Questions? Send me a note to sbATbuildbookbuzz.com.

Excellent blast image by Stuart Williams via Compfight

Like what you’re reading? Get it delivered to your inbox every week by subscribing to the free Build Book Buzz newsletter. You’ll also get my free “Top 5 Free Book Promotion Resources” cheat sheet immediately!


  1. Sandra,
    What a rip off! I’ve gotten numerous calls from a self-publishing arm of a large publisher with the same offers. No thank you!

    The thing they offer are redculous too: 1 press release, inclusion in their newsletter and a radio interview that will be available as a reply for 30 days. Give me a break.

    I self-published my book and have learned a great deal about marketing since then.

    Thanks for the great advice too.

    1. Thanks, Angela. It’s a constant learning experience, isn’t it?

      It makes me sad to think that so many authors spend this much money to get so little. A good book publicist could do a lot of very targeted work on your behalf with that budget.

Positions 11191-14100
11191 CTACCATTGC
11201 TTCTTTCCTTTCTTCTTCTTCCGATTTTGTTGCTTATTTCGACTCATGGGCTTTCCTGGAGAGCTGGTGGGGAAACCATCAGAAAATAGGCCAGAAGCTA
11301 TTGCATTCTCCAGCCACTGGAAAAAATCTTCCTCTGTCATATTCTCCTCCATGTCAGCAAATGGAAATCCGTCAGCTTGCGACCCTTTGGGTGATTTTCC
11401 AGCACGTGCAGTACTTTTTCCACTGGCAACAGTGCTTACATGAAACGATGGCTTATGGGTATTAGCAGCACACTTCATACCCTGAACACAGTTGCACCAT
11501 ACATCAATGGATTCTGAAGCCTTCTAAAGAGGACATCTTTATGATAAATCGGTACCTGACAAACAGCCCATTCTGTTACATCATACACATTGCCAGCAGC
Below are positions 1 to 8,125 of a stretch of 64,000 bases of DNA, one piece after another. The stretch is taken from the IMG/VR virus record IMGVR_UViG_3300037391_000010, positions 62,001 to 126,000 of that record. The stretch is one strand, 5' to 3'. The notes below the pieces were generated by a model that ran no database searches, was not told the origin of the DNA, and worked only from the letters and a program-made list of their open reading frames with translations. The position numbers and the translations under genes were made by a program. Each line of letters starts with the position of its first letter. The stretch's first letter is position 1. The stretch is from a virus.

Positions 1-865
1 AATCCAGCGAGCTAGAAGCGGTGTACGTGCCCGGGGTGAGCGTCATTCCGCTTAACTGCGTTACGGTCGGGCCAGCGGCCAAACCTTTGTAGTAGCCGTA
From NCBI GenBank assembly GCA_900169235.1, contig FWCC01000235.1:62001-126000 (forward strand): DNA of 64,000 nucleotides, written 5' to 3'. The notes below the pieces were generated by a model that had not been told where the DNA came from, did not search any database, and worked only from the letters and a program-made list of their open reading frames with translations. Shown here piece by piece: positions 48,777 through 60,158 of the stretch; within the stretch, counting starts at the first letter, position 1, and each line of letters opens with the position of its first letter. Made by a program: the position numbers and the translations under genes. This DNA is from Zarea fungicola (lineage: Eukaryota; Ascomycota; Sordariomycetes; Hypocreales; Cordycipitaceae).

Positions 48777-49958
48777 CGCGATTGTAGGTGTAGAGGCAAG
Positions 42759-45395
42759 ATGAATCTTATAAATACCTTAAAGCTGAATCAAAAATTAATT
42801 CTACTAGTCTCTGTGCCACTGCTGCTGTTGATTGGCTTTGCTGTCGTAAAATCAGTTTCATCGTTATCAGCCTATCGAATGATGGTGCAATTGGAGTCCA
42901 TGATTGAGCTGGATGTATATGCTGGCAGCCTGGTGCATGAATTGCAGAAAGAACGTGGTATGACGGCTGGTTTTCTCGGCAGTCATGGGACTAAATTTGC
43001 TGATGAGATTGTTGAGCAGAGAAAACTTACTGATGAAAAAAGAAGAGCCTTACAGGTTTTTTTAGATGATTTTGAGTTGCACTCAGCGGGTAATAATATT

2. It’s astonishing that some of these companies are still getting away with these fees — and sad that they are because enough authors are willing (or desperate enough or naive enough) to pay them. I had an author come to me for advice a few years ago who’d been taken for over $20,000! Unfortunately, the problem is, the sleazy companies out there know exactly how to phrase their promises so that they are not legally binding. Or to put it another way, they deliver what they claim — it just isn’t as valuable as some authors think (as you point out). My mission in self-publishing has been to help authors steer clear of these traps, and I’m glad to see you’re fighting the good fight as well. And by the way, this type of rip-off is one of the reasons I started http://www.SelfPubSmart.com last year. It’s the only site featuring ratings and reviews of “self-publishing companies” by the authors who have used them.

    1. Thanks, Andrew. I love when someone shares my outrage! ; )